Saturday, June 03, 2006

Where was he in those days?

As I observed in my last post spring is always a busy time of year for me. This year, however, has been particularly hectic, as evidenced by that post being now over a month old. May has come and gone in a whirlwind of activity. In among other things I got to see the amazing Alhambra and what the Christians managed to do with it after they took control of it. Still, I was not so busy as to not pay attention to the Pope’s visit to Poland. As always when an Emperor, Dictator or Pope appears before crowds the adulation was fulsome and almost completely authentic. The various idiotic things that were written about him and his visit fit right in with the obsequious clap-trap that used to be written about the visits of Soviet dignitaries. He was the wisest, his insight reaching into our hearts; we were the meek, made greater by his mere presence. The sale of alcohol was banned in the cities he would visit. One has to wonder if it was legal to copulate while his presence shone upon the nation. The whole utterly distasteful and deeply hypocritical parade of human foibles hit its high point in Auschwitz – that place which, by the deaths of more than a million people, was made as close to holy as any place could be in this cold universe. There, Ratzinger delivered a speech that was at once deeply moving and profoundly mendacious, and which was immediately covered in praise that would please the most self-aggrandising satrap. And, of course, no-one mentioned what Ratzinger, himself, was doing during the war. It was up to Daniel Goldhagen to burst that particular bubble:

Yet the good he did by visiting Auschwitz was overshadowed by the address he delivered there, which offered none of Brandt's genuine emotion nor John Paul's humility and which failed to heed his own self-proclaimed duty to truth. Instead, Benedict clouded historical understanding, evaded moral responsibility and shirked political duty.

Benedict falsely exonerated Germans from their responsibility for the Holocaust by blaming only a "ring of criminals" who "used and abused" the duped and dragooned German people as an "instrument" of destruction. In truth, Germans by and large supported the Jews' persecution, and many of the hundreds of thousands of perpetrators were ordinary Germans who acted willingly. It is false to attribute culpability for the Holocaust wholly or even primarily to a "criminal ring." No German scholar or mainstream politician would today dare put forth Benedict's mythologized account of the past.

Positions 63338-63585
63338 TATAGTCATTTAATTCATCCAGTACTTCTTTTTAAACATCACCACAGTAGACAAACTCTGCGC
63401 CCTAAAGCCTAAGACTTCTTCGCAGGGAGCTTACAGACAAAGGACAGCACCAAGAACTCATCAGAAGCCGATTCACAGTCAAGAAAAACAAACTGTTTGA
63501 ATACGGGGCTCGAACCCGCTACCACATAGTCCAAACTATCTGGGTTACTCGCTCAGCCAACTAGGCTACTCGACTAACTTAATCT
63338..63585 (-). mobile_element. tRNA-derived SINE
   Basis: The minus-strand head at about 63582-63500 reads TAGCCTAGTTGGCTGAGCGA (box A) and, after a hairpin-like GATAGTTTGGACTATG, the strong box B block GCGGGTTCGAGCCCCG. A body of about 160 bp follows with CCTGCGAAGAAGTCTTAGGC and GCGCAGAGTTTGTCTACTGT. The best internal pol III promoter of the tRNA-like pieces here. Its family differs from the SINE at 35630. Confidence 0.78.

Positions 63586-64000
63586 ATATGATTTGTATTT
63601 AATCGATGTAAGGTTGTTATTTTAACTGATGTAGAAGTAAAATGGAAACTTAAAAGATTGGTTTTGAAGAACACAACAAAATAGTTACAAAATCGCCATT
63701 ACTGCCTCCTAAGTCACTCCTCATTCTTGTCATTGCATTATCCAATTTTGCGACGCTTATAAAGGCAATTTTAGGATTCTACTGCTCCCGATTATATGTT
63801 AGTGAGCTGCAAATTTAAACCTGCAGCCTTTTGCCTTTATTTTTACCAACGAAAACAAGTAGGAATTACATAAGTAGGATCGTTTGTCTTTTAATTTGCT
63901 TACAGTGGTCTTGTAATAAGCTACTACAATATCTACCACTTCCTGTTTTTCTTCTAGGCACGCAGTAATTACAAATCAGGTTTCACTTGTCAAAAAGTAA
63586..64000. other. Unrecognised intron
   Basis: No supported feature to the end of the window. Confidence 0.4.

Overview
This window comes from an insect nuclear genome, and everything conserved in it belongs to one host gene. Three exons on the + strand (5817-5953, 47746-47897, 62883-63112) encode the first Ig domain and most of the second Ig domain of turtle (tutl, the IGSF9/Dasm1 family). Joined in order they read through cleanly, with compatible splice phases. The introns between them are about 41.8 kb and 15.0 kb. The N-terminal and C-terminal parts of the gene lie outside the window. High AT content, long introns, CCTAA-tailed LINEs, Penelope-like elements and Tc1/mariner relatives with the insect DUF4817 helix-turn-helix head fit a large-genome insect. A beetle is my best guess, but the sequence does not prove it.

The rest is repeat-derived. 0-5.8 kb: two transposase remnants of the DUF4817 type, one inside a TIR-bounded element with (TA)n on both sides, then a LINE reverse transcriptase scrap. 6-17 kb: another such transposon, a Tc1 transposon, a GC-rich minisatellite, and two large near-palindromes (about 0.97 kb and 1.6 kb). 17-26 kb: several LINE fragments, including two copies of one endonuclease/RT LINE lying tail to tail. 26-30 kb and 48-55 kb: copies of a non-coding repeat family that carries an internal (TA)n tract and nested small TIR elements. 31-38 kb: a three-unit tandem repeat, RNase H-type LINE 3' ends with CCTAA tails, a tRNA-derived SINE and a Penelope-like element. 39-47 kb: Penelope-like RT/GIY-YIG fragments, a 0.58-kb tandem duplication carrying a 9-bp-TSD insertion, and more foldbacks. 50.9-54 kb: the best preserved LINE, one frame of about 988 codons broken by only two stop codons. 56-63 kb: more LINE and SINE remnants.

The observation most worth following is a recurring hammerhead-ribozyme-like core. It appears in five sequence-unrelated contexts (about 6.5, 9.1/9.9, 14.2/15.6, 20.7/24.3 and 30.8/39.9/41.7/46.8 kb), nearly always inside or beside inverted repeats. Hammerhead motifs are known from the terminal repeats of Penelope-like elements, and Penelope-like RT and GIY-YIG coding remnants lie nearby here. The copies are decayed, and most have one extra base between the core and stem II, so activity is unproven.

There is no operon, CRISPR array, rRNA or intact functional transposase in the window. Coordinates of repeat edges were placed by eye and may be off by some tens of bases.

Yet, as Goldberg accurately observed, the moral scandal contained in Ratzinger’s speech was his attempt to make it a Christian, rather than a mostly Jewish, Holocaust. This is what the Pope actually said:

If this people, by its very existence, was a witness to the God who spoke to humanity and took us to himself, then that God finally had to die and power had to belong to man alone - to those men, who thought that by force they had made themselves masters of the world. By destroying Israel, by the Shoah, they ultimately wanted to tear up the taproot of the Christian faith and to replace it with a faith of their own invention: faith in the rule of man, the rule of the powerful.

No. The Nazis did not wish to annihilate the Jewish people to annihilate Christianity. The annihilation of the Jewish race was their ultimate wish. If they had wished to annihilate Christianity, Pious XII would have been their victim rather than their collaborator and admirer. By speaking in this way, Ratzinger became like the callous man who complains about the inconvenience someone put them through by killing their neighbour outside their house. What is more, by implication Ratzinger equated all humanists with Nazis, since they too have faith in the rule of man. Thus, he turned the genocide of the Jews by the Germans into the genocide of the Christians by the Godless.

The most interesting thing for me in Ratzinger’s speech was his question – “Where was God in those days? Why was he silent? How could he permit this endless slaughter, this triumph of evil?” The fact that he raised this question was widely reported. Less reported, however, was his answer. So much so that, moved by curiosity regarding what he could have possibly said, I had to look on the Vatican website:

We cannot peer into God’s mysterious plan - we see only piecemeal, and we would be wrong to set ourselves up as judges of God and history. Then we would not be defending man, but only contributing to his downfall. No - when all is said and done, we must continue to cry out humbly yet insistently to God: Rouse yourself!

I should have known that he would have no answer but the usual, trite one that it is wrong to even ask; that to even ask would be to contribute to the rule of man that brought about the death of those millions; that to even ask would be to be a Nazi collaborator. Ours is only to bleat.

With the Pope safely back in the Vatican, it has probably been deemed proper for the drunks to come out onto the street corners again. Evidently God’s presence is not actually felt to be any closer either.


At 3/7/06 6:14 am, Anonymous Drenched said...

This is a very good article, Notorious Apostate. Why didn't you post it at

You might have added that the Nazis were Xtians themselves. Nazi soldiers wore standard issue beltbuckles that said "Got Mitt Uns". Funny the Pope didn't mention that, haha. You can see a picture here:


At 20/7/06 2:08 pm, Blogger Notorious Apostate said...

I would not go so far as to say that Nazis were Christians. While some of the people in the Nazi party and organs were Christians, the movement itself was not a Christian movement but, if anything, exhibited some strange neo-pagan practices and beliefs related to the old Germanic deities. This did not stop them from using religion, any religion, as it suited them, of course.


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